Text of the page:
Black Neon Tetra (Hyphessobrycon herbertaxelrodi) is a freshwater omnivore of the Characid family, originating from the Paraguay River Basin and Taquari River of South Brazil.
It owes its widespread popularity to its appearance: two distinct, adjoining black and shiny white lateral stripes extending from caudal fin to gill cover, on basic silver coloration; a meticulous look at the fish reveals shimmering green and yellow spots on the white stripe and below the black stripe and yellow coloration on the base of the caudal fin; there is also an easy noticeable, bright orange semi-circle above its big eyes.
It reaches a maximum length of 1.6 inches, with males being slimmer than females. The Black Neon Tetra has a lifespan of up to 5-10 years.
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Housing black neon tetra
If you want your Black Neon Tetra to thrive, you should consider a minimum 20-gallon biotope tank with dark gravel and subtly lighted, since the shadowy ambiance will make your tetra show the best of its iridescent coloration.
As with most tetras, this one is no exception when it comes to planting the tank. The Tetra’s aquarium should be heavily planted with some driftwood, branches, and twisted roots added, as well as a few No products found. to reach the perfect resemblance of water reflection color present in the natural habitat while also providing more cover for hiding.
On top of that, decaying leaves and other organic materials are beneficial for this type of fish.
This fish’s color will be brighter if kept in slightly acidic and soft water. Thus, pH should range from 5.0-7.5, hardness from 18-215 ppm, KH from 4-8, and ideal water temperature is 75 to 82° Fahrenheit (80° F for breeding).
In nature, Black Neon Tetras are found in extremely clear waters, so proper filtration and water change systems should be provided in order to remove ammonia, nitrates, and other substances harmful to fish, replace salts, and minerals.
Feeding your Black Neon Tetra
Coming back to its natural habitat, this fish usually consumes smaller crustaceans, small invertebrates, filamentous algae, and fallen fruit. In the aquarium, though, they can be fed on various sorts of live, fresh, frozen, or flake food.
Although it can survive feeding on dry flake food, it will do best if offered some live and frozen bloodworms, daphnia, mosquito larvae, brine shrimps, or moina. The careful addition of some vitamins and other supplements can also positively effect your tetra’s growth.
Breeding your Black Neon Tetra
If provided with proper water conditions (approximately 80° Fahrenheit temperature, acidic conditions, and hardness under 30 ppm) Black Neon Tetras are bred quite easily.
In such conditions, including a mature aquarium, a smaller number of young can appear without any intervention at all. Still, to gain some serious yield you need to take some action.
As in the case of all tetras, this is free spawning fish, which means they release their eggs and milt into the open water. The best way to prepare for spawning is to separate males and females and feed them on a lot of live foods.
Also, separate males and females intended for breeding from each other, as well as from the rest of the school in order to perfectly control the amount and sort of food they get and other conditions needed to trigger the spawning. The indicator showing they are ready is the stage when females fatten and the color of the males becomes livelier.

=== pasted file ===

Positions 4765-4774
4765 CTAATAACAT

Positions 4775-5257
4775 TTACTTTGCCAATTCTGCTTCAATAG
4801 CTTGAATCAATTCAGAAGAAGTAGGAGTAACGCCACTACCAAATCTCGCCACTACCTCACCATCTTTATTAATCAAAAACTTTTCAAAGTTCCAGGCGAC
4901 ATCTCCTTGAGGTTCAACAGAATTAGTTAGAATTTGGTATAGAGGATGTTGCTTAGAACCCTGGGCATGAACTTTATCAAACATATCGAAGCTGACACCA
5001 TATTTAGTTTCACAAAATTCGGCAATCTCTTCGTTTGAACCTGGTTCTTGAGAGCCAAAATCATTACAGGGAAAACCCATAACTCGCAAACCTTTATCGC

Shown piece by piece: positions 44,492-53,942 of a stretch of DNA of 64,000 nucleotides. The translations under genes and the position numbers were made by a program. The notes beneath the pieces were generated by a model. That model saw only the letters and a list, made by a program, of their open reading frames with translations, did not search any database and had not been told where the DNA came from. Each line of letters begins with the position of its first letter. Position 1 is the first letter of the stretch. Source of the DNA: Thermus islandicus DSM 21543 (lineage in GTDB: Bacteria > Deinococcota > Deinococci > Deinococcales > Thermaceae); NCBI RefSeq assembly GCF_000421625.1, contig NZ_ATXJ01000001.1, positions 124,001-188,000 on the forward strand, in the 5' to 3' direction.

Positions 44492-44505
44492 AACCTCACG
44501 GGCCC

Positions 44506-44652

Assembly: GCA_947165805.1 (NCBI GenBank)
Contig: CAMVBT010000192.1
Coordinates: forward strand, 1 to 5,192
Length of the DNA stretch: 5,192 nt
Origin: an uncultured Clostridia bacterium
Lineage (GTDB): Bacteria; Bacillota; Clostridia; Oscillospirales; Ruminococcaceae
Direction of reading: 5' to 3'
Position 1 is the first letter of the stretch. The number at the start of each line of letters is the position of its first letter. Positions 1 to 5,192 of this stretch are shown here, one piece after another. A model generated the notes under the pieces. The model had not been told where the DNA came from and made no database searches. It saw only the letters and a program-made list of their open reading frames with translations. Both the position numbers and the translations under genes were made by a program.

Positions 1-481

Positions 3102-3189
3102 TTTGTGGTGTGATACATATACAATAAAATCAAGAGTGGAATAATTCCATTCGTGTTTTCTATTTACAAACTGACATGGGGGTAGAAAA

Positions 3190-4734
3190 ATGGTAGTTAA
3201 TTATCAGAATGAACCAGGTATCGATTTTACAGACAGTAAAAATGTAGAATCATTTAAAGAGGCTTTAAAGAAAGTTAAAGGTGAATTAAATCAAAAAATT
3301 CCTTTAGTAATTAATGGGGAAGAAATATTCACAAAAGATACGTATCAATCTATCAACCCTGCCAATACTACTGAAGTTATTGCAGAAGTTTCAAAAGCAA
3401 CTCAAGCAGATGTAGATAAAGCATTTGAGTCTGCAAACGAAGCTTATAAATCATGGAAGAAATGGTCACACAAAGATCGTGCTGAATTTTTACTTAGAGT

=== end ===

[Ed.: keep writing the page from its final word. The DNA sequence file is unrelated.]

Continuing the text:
At that point, introduce the female and male into a 5-gallon spawning aquarium prepared previously.
Water condition when breeding
Water in the aquarium should be mature with temperature maintained at 80° Fahrenheit, achieved by covering the tank with a towel or something similar.
Lighting should be quite dimmed. The tank should contain some kind of spawning site such as a fine-leaved plant or some artificial analog made of synthetic fabrics, like a mop made of yarn (it is easier to clean and isn’t subject to decomposing or breaking in the spawning tank).
The spawning site serves as a place for fry to attach. It would be wise to cover the bottom of the aquarium with something allowing eggs to fall through, but at the same time preventing adults from eating them (which occurs after spawning to satisfy the need for energy replenishing).
An ideal base would be a mesh, grass-like mat, layer of glass marble, raised plastic grate, or something similar.
Observe their behavior
Ideally, females should be transferred to the spawning tank the night before males to get accustomed to the new environment and to get the “feeling” of being on their own ground the moment the males are introduced.
At that point it is important to observe their behavior because if males behave in an overaggressive manner they need to be removed back to a separately divided aquarium. The same goes for the females rejecting and attacking the males.
Once all pairs have laid eggs, transfer them back to the separate aquarium. In about 36 hours, the eggs will hatch.
Black Neon Tetra is a schooling fish that needs to be kept in company of no less than six of its own. As a very peaceful fish, its ideal mates are other characids of the same size, gasteropelecids, lebiasinids, smaller callichthyid or loricariid, and non-predatory, small-to-medium-sized cichlids.
Black Neon Tetras swim at the top levels of the aquarium, so it is recommended to keep some peaceful bottom dwelling fish, such as pigmy catfish, to pick up the food falling to the bottom so it is not left to waste.
Safety Measures for Black Neon Tetra
As for the safety measures, it is recommended to cover the tank because these fish are skilled jumpers and, if given the opportunity, will certainly jump out of the aquarium.
You should also keep in mind that most erratic behaviors are caused by poor water quality, thus clean water and aquarium elements are a priority when it comes to the safety of your fish.